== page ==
Tech Trend: Direct bottle printing
To speed bottling operations, reduce costs and waste, and increase shelf appeal, beverage marketers have for years been weighing their options for directly printing rather than labeling bottles.
Today, there are a number of options for direct printing bottles, both glass and plastic, and enough developments in the works to constitute the next wave of bottle and container decorating—a wave that might, ultimately, supplant applied labeling altogether in some sectors.
Back in the day—when energy was cheap, “sustainability” had not yet been coined as a manufacturing term, and beer and soft drinks were sold mostly in returnable glass bottles—applied ceramic labeling (ACL) was the bottle decorating and product identifying technology of choice. ACL silk screening in up to three colors provided armor-cladding graffiti to identify and protect bottles for “the float”—the 75 to 100 round trips the bottles would make from fillers to consumers before they broke. ACL inks contained heavy metals and were baked onto the surfaces of the bottles at lehr temperatures of about 1,200º F.
Modern direct glass bottle screen printing—an example of which is the new, limited edition Absolut Chicago vodka bottle from Ardagh Group—uses thermo-cured organic ink instead of glass enamel, and it’s cooler (about 400º F), faster, and more colorful than traditional ACL. Ardagh uses Ferro organic ink and Fermac printing equipment for the Absolut bottles.
Hartness International unveiled its UV Hartness Inks for direct printing and overall coating of glass bottles 10 years ago. The most prominent Hartness Inks application is the Lips of Faith beer bottles from New Belgium Brewing that carry Hartness Inks screen graphics. The coating solution offered by Hartness can transform flint glass bottles into cranberry red, cobalt blue or other exotic hues without compromising the recyclability of the flint glass.
Until recently, direct bottle printing was really only an option for glass bottles. But that’s changing. Earlier this year, KHS GmbH, the German-born, multinational machinery maker, debuted its Innoprint digital direct printing machine for PET bottles. The unit transfers color images with optical resolutions of 1,080 x 1,080 pixels onto the surface of PET bottles at speeds up to 600 per minute. In operation, the bottles are gripped by the neck and infused with sterile air for stability during printing.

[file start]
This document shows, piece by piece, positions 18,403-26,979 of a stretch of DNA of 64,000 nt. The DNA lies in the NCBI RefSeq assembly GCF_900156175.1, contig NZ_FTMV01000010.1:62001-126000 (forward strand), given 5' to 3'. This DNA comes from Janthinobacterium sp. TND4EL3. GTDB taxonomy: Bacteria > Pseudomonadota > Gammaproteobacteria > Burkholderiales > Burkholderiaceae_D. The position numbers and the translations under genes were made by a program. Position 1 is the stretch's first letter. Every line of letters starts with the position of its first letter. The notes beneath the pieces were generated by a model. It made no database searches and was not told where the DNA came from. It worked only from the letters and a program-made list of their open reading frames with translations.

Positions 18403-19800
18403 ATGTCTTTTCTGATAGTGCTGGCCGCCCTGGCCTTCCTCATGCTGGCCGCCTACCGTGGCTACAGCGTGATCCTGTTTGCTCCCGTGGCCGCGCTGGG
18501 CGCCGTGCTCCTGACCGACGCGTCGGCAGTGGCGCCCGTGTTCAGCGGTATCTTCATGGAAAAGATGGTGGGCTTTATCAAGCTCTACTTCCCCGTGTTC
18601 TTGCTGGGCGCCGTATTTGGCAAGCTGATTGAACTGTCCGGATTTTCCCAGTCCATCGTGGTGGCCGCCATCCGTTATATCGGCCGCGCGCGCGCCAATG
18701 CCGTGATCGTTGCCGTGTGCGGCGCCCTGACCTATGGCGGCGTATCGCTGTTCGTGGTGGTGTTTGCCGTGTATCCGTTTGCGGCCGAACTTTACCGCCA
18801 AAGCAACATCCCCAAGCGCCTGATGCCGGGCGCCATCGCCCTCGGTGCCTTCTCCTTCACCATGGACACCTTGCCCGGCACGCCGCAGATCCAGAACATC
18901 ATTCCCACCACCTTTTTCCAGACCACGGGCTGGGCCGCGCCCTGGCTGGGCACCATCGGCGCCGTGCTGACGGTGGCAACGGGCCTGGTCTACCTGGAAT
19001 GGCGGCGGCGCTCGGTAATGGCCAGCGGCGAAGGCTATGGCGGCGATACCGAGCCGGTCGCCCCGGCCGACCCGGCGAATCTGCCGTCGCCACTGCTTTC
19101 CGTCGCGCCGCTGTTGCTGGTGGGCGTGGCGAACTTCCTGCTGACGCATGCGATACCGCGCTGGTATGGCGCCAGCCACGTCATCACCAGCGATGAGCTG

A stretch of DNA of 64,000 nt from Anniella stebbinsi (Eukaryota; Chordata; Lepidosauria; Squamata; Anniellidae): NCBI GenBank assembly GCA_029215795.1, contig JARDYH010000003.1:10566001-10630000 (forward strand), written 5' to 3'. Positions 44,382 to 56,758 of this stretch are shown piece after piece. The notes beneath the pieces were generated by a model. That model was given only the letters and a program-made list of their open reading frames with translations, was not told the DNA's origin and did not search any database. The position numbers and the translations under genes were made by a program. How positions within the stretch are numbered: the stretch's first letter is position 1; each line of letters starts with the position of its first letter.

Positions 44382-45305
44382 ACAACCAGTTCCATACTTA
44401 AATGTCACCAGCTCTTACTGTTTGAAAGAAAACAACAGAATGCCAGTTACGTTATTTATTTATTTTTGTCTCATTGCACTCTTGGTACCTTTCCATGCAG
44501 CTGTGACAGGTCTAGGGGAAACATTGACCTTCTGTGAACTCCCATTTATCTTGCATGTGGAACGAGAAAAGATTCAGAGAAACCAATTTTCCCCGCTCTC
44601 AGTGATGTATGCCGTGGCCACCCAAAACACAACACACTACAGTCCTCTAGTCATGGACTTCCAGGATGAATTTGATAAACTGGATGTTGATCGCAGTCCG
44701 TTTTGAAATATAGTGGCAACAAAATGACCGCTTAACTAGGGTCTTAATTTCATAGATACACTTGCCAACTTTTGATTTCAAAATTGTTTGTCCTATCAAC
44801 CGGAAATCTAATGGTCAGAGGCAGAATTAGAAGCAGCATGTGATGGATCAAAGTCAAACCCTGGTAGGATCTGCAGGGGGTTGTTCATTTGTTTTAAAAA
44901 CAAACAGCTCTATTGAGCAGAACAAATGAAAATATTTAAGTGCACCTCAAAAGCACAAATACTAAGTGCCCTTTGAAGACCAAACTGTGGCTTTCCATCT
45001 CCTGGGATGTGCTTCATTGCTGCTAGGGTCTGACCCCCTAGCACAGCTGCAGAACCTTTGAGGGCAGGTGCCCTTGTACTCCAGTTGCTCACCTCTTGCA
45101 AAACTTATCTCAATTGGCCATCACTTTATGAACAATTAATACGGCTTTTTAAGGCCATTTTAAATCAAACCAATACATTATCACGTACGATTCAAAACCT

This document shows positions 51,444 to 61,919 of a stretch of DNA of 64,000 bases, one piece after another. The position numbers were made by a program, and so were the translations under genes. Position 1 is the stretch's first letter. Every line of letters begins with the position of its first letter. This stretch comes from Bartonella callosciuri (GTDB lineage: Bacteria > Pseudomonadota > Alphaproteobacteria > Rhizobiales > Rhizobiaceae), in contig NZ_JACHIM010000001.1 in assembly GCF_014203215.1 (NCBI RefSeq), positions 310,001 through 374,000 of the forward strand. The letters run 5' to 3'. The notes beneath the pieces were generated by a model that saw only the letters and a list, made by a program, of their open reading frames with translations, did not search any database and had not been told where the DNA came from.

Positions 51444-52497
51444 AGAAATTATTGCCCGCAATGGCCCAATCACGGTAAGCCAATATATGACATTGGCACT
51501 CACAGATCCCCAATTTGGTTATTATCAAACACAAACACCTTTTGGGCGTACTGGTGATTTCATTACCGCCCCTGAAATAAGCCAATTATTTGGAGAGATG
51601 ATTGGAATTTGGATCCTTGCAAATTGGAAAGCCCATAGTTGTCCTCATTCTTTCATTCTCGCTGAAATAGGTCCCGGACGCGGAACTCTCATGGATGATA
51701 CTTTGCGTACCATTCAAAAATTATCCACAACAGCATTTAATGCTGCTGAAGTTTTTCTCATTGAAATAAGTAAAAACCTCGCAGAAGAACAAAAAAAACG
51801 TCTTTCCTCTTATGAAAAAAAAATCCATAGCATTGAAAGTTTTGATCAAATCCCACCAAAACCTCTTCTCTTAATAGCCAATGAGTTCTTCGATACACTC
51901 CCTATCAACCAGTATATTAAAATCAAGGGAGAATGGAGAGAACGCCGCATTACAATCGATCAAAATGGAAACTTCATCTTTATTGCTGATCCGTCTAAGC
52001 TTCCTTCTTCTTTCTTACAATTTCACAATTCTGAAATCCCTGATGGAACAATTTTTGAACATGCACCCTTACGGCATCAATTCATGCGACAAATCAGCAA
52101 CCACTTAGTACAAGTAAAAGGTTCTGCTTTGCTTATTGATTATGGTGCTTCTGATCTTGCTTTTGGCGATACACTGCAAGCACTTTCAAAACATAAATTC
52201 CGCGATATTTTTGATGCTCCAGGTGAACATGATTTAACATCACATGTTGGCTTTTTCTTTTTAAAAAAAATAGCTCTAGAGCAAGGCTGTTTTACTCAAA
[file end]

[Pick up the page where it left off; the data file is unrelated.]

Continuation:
Another German company with a new digital rotary printer for cylindrical containers including plastic bottles and metal cans is start-up Till GmbH. Based in Hattersheim, near Frankfurt a Main, Till was founded in 2011 and developed its Smartprint system for photo quality imaging on cylindrical containers last year. Speed, flexibility and cost savings, vs. traditional labeling ops, are the selling point that Till is pushing.
Market Trend: Cartons
(SUPs, Cups/Bowls/Tubs) challenge cans
Metal food and beverage can shipments in the U.S. have been slipping for a variety of reasons. Poor vegetable packs, bad weather, and rising interest rates are among the headwinds you hear about. You don’t hear so much (publicly) about the availability of alternative formats that offer some real and perceived advantages over the traditional cylindrical can, but that is contributing too.
Retortable stand-up pouches, shelf-stable barrier cups and a resurgence of interest in shelf-stable cartons are all nibbling away at the metal can’s food market. Latest, but not the last, packager to serve up soup in an “uncanny” package is General Mills, which early next year will introduce a line of Progresso Artisan soups in Recart cartons from Tetra Pak. Progresso is the biggest soup brand to adopt retortable cartons to date.
But we know it won’t be the last.
Ben Miyares, Packaging Sherpa, is a packaging market and technology analyst and is president of The Packaging Management Institute, Inc. He can be reached at email@example.com.